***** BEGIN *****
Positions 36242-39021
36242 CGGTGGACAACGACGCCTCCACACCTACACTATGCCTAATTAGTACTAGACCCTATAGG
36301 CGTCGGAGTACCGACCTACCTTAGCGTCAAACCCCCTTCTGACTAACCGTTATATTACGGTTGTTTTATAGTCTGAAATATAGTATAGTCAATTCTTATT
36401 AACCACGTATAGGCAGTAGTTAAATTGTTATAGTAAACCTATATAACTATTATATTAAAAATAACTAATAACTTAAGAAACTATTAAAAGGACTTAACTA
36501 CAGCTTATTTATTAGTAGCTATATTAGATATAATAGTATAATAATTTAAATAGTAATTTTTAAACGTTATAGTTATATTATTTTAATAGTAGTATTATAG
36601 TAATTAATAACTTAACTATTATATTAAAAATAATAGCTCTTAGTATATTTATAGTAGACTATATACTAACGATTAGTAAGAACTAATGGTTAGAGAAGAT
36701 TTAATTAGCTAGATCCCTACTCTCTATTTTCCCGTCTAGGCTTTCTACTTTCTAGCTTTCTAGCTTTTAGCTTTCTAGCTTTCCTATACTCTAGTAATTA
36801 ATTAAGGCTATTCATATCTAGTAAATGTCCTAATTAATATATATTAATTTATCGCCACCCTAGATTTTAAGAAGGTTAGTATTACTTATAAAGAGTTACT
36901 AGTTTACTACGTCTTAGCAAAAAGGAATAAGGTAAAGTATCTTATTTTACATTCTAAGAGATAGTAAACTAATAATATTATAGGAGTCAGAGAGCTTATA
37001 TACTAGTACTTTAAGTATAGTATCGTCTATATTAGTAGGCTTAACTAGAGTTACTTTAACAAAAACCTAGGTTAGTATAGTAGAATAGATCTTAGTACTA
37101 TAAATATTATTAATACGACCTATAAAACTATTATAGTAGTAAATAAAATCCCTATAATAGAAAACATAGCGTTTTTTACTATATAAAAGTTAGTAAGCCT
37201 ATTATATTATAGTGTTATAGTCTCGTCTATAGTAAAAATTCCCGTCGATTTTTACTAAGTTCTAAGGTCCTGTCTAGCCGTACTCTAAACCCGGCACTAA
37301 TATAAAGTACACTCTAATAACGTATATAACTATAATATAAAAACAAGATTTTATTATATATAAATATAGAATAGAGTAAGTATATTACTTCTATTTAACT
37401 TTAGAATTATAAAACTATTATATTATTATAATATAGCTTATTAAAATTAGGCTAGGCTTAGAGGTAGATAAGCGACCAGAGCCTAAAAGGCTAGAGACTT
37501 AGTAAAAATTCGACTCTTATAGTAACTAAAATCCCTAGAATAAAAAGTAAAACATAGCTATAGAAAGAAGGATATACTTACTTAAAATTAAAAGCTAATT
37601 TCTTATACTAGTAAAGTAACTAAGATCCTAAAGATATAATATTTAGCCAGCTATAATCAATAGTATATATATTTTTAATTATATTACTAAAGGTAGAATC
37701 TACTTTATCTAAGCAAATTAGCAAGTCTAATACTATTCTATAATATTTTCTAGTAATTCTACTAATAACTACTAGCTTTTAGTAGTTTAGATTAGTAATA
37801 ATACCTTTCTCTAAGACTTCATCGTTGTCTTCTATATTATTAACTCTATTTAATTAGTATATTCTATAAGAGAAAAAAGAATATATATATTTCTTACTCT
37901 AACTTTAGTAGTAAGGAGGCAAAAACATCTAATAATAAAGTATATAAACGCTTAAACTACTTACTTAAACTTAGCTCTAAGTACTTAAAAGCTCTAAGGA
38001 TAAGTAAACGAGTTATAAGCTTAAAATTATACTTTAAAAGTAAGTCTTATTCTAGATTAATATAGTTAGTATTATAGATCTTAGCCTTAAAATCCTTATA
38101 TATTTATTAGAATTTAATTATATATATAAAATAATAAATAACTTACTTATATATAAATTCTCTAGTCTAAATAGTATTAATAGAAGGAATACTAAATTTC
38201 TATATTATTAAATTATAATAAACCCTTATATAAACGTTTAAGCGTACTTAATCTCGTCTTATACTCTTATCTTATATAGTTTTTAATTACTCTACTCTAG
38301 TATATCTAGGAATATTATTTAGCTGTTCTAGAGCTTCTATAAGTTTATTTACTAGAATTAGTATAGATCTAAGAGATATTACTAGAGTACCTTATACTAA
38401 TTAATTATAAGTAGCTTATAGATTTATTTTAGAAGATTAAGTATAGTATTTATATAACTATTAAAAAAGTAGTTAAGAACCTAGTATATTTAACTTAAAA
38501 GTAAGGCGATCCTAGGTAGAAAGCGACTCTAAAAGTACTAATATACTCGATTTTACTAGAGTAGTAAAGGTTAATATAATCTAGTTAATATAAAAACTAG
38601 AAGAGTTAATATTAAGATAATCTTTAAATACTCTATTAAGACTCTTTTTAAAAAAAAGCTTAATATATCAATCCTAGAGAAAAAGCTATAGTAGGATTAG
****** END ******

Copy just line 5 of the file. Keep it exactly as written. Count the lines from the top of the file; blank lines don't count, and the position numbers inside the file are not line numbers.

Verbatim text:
36501 CAGCTTATTTATTAGTAGCTATATTAGATATAATAGTATAATAATTTAAATAGTAATTTTTAAACGTTATAGTTATATTATTTTAATAGTAGTATTATAG